Now get ready for Safi`s `Jasoosi Duniya` series in English
New Delhi, Apr 24 (PTI) The works of one of the subcontinent`s best-known fiction writers Ibne Safi, who had a cult following including the likes of Agatha Christie, will now be available in English.
Safi`s "Jasoosi Duniya" is a dysfunctional world of titanic villains, mad-genius detectives, and alluring femme fatales and a series spanning 125 novels published between 1952 and 1979.
Four titles ? "Poisoned Arrow", "Smokewater", "The Laughing Corpse" and "Doctor Dread" ? translated by Urdu scholar Shamsur Rahman Faruqi and released here by Safi`s son, Ahmad Safi, have been brought out by Blaft Publications and Westland.
Agatha Christie once said of Safi, "I don`t know Urdu, but have knowledge of detective novels in the sub-continent. There is only one original writer ? Ibne Safi." His "Jasoosi Duniya" and "Imran" series have brought him fame as a writer of crime and detective stories.
Translating Safi`s works was both easy and difficult for Faruqi.
"It was easy in the sense that there was no complexity in Safi`s writings. But translating the Urdu humour which he used so often and the cultural aspects were difficult," Faruqi told PTI.
"My basic aim was to keep the language correct," he said.
According to Ahmad Safi, Faruqi has done a great job.
"Translating Ibne Safi was a challenging job because of the frequent use of Urdu couplets and wry humour.
"I hope this effort will bring all of us closer to my father. This is a great step and will help in bringing to the forefront his works and also address a large audience that was previously alien to my father`s writings," he said.
According to Westland CEO Gautam Padmanabhan, Safi continues to have a strong fan following among Urdu readers and these translations will make his works available to a larger audience across the country.
"The choice of publishing Ibne Safi`s works was due to a co-publishing arrangement we have entered into with Blaft. They earlier published the very successful anthology of Tamil pulp fiction and based on its success started scouting for pulp fiction in other languages as well," Padmanabhan said.
"We would first like to see how these four titles perform in the market. Depending on their success and in consultation with Blaft, we would certainly look at translating more titles. Ibne Safi was very prolific and there are more than 120 novels to choose from for the future," he said.
"He is somewhat legendary in Urdu reading circles. My own Punjabi uncles used to hide his novels behind their math textbooks and read him in class. After Blaft started work on Tamil pulp fiction, we started asking around about detective fiction in other languages, and when you ask that question about Urdu the first name you hear from everyone is Ibne Safi," says Rakesh Khanna, founder and editor of Blaft.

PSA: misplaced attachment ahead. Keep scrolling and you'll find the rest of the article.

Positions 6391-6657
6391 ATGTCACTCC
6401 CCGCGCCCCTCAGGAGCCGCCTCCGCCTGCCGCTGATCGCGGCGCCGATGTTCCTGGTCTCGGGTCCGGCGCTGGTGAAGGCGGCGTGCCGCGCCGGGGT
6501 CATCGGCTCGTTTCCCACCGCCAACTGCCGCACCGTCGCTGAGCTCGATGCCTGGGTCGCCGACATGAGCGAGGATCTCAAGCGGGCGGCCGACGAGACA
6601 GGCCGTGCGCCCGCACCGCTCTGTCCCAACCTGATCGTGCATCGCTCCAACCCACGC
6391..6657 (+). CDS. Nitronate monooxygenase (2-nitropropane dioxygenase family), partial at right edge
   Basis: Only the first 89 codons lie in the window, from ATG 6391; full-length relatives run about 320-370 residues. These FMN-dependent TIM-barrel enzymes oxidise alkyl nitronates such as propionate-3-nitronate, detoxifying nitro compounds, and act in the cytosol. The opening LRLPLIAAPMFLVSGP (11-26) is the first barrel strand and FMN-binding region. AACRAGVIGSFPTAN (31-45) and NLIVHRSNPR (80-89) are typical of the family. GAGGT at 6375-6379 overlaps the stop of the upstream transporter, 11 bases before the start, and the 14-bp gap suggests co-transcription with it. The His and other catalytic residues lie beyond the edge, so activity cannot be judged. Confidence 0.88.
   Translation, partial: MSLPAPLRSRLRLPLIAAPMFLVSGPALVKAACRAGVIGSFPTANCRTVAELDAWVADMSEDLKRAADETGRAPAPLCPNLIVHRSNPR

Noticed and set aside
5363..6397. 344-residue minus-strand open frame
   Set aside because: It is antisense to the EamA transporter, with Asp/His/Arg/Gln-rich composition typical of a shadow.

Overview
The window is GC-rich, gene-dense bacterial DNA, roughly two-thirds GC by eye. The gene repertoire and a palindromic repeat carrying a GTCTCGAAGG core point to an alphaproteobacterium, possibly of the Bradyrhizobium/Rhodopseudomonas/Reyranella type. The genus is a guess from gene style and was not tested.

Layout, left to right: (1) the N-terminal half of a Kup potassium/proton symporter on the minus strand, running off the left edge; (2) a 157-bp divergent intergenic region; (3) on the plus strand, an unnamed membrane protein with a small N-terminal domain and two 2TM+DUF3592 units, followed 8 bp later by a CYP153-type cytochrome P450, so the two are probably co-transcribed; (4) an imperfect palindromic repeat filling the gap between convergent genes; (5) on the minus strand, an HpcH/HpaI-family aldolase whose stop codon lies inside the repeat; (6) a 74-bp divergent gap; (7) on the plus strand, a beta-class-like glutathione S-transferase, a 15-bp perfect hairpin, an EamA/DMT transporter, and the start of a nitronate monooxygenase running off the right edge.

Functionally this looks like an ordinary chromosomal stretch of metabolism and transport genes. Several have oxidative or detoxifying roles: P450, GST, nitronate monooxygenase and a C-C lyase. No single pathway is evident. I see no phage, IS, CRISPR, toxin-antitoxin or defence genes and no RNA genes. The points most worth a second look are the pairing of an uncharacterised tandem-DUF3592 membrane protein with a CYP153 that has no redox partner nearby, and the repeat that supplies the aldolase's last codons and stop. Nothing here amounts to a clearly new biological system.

One of the most prolific Urdu writers of the 20th century, Safi was born as Asrar Ahmed in Allahabad in 1928. He started writing at a young age. When he was in class VII, his first story appeared in the weekly Shahid.
During the independence movement and afterwards, he was also branded a progressive for his ideas, and warrants were issued in India for his arrest.
Then in March 1952, he began the detective novel series "Jasoosi Duniya". Containing his original characters, Inspector Faridi and Sergeant Hameed, the first novel was "Dilaer Mujrim" (The Brave Criminal) was published in March 1952. The central idea and theme of this novel was taken from Victor Gunn`s novel "Ironsides Lone Hands". However, the main characters were Safi`s own creation.
After finishing his education, Safi migrated to Pakistan with his mother and sister in August 1952. He founded Asrar Publications and started publishing "Jasoosi Duniya" simultaneously from Pakistan and India. The political border between the two countries did not divide the relationship he had formed with his readers.
In 1955, Safi created a new character, Imran, and started publishing the Imran Series. The first novel of this series "Khaufnaak Imarat" (The Frightening Building) was published in August 1955 by A & H Publications, Pakistan whereas the Indian edition was published in November 1955 by Monthly Nikhat, Allahabad. He died on July 26, 1980.